Trump's 'Winter White House' raises more conflict of interest accusations

US President Donald Trump and Japan's Prime Minister Shinzo Abe play golf in at Trump's private club, where initiation fees cost $200,000. February 11, 2017. Trump has been criticised for not divesting from his privately-held businesses, and using them in his role as president to generate personal income. Photograph:( AFP )

WION New Delhi, Delhi, India Feb 12, 2017, 05.31 AM (IST) Jeff Halperin

Donald Trump is raising more concerns about conflict of interest after he hosted Japanese Prime Minister Shinzo Abe at his private club in Florida, Mar a-Lago. 


While Trump said that he would pay the costs associated with Abe's stay, the president is using his position to promote his private club, which still generates for him personal income. NBC reported that the resort doubled its initiation fee from $100,000 to $200,000 on January 25, days into his presidency.

Mentions of "Mar a-Lago" are included in official presidential communication, and no doubt will be played all over news stations across the world. His presidential communications are now essentially free advertising for his business. The regular activities of a president, like meeting other world leaders, are now generating personal income for Trump.

Anybody who pays the $200,000 fee can potentially have access to the president at an event. And even if there's no exchange with him, paying $200,000 that ultimately goes to a Trump company can only make a lobbyist more popular.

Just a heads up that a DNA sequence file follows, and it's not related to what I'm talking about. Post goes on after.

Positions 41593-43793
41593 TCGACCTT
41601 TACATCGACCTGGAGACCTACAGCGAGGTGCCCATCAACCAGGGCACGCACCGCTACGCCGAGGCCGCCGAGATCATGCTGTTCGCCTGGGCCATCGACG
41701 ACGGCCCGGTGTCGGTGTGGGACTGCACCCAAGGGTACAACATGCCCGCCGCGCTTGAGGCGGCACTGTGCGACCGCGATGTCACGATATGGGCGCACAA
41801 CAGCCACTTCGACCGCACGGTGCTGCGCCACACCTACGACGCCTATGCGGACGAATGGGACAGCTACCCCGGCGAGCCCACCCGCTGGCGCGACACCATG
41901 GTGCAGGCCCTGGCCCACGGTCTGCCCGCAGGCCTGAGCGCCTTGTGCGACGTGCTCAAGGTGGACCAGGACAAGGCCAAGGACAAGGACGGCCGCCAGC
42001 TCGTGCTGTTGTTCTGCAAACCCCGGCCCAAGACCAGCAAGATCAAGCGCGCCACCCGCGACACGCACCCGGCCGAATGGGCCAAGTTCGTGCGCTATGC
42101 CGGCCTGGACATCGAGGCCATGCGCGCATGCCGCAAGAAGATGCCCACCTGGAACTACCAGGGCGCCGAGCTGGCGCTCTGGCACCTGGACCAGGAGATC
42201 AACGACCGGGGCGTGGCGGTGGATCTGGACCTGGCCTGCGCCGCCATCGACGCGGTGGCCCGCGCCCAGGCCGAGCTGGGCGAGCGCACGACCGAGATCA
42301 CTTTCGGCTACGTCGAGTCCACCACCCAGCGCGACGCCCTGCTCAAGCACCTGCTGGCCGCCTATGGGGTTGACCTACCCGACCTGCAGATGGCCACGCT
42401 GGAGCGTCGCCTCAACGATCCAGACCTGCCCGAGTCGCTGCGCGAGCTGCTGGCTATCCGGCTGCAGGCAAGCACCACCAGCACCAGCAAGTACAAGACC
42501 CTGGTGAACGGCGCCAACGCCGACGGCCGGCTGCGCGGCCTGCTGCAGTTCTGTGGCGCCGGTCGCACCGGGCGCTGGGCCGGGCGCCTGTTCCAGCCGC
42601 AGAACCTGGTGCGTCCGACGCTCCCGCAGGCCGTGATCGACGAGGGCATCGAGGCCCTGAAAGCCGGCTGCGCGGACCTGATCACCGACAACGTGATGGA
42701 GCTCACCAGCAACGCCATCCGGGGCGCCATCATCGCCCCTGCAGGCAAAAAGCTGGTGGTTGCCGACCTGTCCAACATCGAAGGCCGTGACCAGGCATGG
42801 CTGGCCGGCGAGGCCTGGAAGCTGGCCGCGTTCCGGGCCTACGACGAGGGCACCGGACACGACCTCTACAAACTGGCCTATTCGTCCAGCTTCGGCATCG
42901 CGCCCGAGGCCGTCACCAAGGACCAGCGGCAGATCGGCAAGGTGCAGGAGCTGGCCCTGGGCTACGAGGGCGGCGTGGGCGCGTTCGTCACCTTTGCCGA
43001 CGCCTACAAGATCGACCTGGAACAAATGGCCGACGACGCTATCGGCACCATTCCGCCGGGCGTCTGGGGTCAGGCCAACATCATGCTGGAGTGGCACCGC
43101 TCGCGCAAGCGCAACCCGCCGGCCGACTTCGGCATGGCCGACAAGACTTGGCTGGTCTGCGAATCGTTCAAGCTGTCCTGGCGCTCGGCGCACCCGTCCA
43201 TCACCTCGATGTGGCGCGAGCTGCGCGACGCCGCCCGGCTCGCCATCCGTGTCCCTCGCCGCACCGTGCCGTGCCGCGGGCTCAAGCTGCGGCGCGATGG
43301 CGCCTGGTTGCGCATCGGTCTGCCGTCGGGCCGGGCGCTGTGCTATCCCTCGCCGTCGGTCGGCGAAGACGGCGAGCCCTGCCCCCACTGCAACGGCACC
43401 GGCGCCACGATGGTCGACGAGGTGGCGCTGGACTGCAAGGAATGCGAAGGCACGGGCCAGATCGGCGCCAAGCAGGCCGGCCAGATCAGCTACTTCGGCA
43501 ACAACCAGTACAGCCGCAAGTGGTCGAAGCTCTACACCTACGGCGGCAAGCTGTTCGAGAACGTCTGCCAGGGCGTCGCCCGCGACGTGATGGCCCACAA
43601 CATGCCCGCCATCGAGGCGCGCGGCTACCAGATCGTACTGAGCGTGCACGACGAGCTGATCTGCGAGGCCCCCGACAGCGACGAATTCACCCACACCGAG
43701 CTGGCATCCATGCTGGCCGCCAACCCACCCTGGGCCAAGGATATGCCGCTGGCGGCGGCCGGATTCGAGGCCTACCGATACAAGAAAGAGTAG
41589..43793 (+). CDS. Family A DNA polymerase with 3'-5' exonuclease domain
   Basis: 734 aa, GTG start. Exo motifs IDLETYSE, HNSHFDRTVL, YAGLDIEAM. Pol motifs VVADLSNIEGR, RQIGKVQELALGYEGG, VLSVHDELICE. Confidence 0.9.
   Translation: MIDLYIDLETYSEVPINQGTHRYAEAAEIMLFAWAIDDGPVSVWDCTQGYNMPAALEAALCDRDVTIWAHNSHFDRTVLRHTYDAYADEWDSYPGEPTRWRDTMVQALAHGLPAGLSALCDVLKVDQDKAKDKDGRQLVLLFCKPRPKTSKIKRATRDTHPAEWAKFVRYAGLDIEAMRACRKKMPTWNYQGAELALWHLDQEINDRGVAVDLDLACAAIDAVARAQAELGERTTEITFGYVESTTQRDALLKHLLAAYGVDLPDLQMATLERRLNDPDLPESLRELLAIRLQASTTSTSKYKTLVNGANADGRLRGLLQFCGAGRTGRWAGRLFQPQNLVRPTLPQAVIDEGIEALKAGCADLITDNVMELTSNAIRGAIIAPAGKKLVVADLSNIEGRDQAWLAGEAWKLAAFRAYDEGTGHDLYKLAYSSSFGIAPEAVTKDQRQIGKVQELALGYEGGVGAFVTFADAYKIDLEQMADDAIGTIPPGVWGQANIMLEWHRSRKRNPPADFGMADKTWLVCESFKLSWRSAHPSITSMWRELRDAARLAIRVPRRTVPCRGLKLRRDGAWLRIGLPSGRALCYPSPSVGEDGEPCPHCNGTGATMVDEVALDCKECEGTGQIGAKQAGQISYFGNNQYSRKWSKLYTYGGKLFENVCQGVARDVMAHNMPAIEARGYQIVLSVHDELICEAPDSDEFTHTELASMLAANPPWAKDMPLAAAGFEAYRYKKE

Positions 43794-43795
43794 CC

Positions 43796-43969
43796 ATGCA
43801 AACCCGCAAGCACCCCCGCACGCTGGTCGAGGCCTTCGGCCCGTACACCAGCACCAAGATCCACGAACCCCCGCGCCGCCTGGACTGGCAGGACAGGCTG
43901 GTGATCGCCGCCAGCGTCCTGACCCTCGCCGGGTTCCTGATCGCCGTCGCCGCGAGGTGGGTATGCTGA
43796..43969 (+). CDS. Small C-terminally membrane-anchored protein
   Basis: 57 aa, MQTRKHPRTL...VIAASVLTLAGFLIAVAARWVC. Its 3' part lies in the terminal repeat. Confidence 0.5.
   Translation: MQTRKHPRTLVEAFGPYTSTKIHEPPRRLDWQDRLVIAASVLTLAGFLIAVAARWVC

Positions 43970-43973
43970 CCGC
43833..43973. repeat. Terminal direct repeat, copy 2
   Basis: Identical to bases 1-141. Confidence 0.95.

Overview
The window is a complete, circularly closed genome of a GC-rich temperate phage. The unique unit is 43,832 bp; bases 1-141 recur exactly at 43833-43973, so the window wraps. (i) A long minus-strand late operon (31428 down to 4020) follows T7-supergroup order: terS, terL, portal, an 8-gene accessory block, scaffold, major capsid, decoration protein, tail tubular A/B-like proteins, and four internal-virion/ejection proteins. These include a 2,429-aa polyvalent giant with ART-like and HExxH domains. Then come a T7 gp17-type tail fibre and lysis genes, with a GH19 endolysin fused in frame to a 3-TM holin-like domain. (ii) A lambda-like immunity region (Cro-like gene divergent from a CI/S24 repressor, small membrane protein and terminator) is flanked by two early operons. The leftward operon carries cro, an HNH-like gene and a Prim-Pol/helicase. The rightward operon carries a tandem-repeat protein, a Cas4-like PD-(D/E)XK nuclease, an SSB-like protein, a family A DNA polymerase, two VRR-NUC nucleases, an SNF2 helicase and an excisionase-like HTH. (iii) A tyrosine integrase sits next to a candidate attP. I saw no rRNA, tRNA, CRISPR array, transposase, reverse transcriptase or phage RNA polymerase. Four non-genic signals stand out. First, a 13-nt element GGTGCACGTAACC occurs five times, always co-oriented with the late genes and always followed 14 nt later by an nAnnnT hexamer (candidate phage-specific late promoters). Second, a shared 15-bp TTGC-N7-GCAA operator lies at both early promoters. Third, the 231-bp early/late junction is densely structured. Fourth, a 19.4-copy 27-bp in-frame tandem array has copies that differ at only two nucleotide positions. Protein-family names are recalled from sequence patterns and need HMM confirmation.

Recent background

Trump using the White House to promote his business is not new. That is literally what he did at the beginning of the month.


The Mar-a-Lago accusation comes after Trump and other members of his administration used their public profile to promote Ivanka Trump's clothing line after Nordstrom decided to stop selling it.

Trump himself used his Twitter feed to punish a public company for making a business decision that was well within their rights.


Top Trump aide Kellyanne Conway was even more brazen, explicitly encouraging the public to buy Trump branded products. Appearing on the Fox And Friends TV show, Conway said: "Go buy Ivanka's stuff, is what I would say. I hate shopping --I'm going to buy stuff today." Later in the show she said, "It's a wonderful line. I own some of it...I'm going to give a free commercial here. Go buy it today, everybody. You can find it online."

Asked about these comments, which ethics experts criticized her heavily, White House press secretary Sean Spicer said, "She has been counselled on that subject, and that's it".


Only divesting is enough

Ethics experts have said that Trump's actions to supposedly prevent conflicts of interest fall very short of sufficient. Trump pledged not to make any new deals while President, and claims he has removed himself from day-to-day operations of his company. Critics say that so long as Trump continues to profit from his businesses, whether or not he makes the decisions is irrelevant. Anyway, his adult sons are in charge of the company, and have already sat in on meetings with world leaders. 

The "Winter White House" is far from the only case where Trump is using his public position to advance his personal income. The Atlantic catalogued no less than 31 "clear-cut examples" of other conflicts of interest. 

Whether or not he will escape legal consequences is unclear. Ever since his presidency began there have been petitions seeking to impeach Trump for violating the US constitution, particularly the "emoluments clause". In the meantime, Trump is intent on using his position as a public servant in the White House to generate personal income.